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Determining whether a function is an inner product

  1. Nov 21, 2016 #1
    1. The problem statement, all variables and given/known data
    T/F: If ##T: \mathbb{R}^n \rightarrow \mathbb{R}^m## is a linear transformation and ##n>m##, then the function ##\langle v , w \rangle = T(v) \cdot T(w)## is an inner product on ##\mathbb{R}^n##

    2. Relevant equations


    3. The attempt at a solution
    The first three axioms of the inner product are straightforward. However, I am not sure how to show that ##\langle v , v \rangle = 0## iff ##v0##.

    Actually, maybe I have something. If ##\langle v , v \rangle = 0## then ##T(v) \cdot T(v) = ||T(v)||^2 \implies ||T(v)|| = 0 \implies T(v) = 0##. Thus, v is zero iff the null space of T is only zero. This is only the case when T is invertible. However, n > m, so T can't be invertible. Thus, v doesn't have to be 0, and thus we don't have an inner product space. Is this on the right track?
     
    Last edited: Nov 21, 2016
  2. jcsd
  3. Nov 21, 2016 #2

    fresh_42

    Staff: Mentor

    Are you sure you got it right? I would start to think about counterexamples. E.g. what if ##v \in \ker(T) - \{0\}##?
     
  4. Nov 21, 2016 #3
    I just added to my original post, so I am not sure if your post is after or before that post. Is my reasoning correct?
     
  5. Nov 21, 2016 #4

    fresh_42

    Staff: Mentor

    You still have a ##u## where there probably should be a ##v##. The equation with the norm could be used to show ##<v,v> \geq 0##, but what about my question?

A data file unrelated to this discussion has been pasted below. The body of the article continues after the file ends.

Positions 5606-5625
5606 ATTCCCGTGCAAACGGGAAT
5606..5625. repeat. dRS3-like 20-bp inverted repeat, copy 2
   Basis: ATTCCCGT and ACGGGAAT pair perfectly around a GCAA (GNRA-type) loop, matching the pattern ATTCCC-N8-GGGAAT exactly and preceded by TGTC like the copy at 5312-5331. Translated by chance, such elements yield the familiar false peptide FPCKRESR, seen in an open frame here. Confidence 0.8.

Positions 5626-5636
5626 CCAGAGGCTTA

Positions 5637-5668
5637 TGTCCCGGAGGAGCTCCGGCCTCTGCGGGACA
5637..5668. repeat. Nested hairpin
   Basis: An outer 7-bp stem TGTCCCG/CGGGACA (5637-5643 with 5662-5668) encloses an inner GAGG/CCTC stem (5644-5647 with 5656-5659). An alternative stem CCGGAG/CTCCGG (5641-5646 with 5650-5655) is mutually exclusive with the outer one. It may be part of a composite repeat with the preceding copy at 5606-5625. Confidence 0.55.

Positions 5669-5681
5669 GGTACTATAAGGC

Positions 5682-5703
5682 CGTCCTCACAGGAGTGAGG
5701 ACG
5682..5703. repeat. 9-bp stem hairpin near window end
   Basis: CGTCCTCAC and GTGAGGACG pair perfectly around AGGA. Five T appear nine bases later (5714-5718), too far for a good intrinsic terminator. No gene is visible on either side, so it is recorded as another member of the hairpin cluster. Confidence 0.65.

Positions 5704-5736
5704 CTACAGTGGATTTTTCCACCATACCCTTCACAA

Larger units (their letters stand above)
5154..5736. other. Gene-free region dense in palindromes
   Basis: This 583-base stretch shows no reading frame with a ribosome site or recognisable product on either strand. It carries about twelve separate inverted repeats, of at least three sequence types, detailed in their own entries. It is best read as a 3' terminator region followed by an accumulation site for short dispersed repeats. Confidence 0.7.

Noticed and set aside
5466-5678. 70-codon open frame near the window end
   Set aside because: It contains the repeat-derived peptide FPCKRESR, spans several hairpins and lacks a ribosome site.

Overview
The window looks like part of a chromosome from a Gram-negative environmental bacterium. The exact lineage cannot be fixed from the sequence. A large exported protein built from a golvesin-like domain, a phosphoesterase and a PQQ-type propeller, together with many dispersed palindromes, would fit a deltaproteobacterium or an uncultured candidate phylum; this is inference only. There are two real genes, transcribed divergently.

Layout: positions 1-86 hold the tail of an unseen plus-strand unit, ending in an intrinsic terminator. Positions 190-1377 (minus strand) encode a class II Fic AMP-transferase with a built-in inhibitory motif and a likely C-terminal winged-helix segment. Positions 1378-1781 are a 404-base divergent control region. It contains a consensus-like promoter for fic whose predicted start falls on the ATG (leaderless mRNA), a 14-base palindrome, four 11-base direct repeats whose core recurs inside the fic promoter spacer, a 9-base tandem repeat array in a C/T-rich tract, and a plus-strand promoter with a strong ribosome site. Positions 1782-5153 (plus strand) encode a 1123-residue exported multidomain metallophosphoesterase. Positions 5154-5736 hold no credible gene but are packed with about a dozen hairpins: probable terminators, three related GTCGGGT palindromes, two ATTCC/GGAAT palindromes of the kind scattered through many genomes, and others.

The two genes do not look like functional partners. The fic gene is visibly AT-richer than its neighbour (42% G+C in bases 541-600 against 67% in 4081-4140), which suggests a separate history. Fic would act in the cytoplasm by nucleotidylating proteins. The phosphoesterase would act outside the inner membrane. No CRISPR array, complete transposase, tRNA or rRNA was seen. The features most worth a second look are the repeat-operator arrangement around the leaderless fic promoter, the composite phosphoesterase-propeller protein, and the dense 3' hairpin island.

6. Nov 21, 2016 #5
    I'm not sure about your question, since I don't know whether I am right or wrong yet
     
  7. Nov 21, 2016 #6

    fresh_42

    Staff: Mentor

    What happens to vectors in the kernel of ##T##? And there are non-zero ones, because ##n >m##. What have you to be sure about? You have ##\langle v,v \rangle = 0 \Rightarrow T(v)=0##. Does ##v=0## follow?
     
  8. Nov 21, 2016 #7

    PeroK

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    I think you've successfully proved that it cannot be an inner product.
     
  9. Nov 21, 2016 #8
    ##v = 0## follows because n > m, which means that T is not invertible which means that ##Nul(T) \neq \{ 0 \}##. So it can't be an inner product, right?
     
  10. Nov 22, 2016 #9

    PeroK

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    Yes, that's right.
     
  11. Nov 22, 2016 #10

    fresh_42

    Staff: Mentor

    The argument was correct: How to find a ##v \neq 0## such that ##\langle v,v \rangle = 0## which contradicts the "iff" in the condition. But then with such a ##v##:
    (added and highlighted by me)
    If you want to be very exact, then ##n > m## means that ##T## cannot be injective.
    Injectivity of linear functions ##f## is equivalent to ##Nul(f) = \{0\}##.
     
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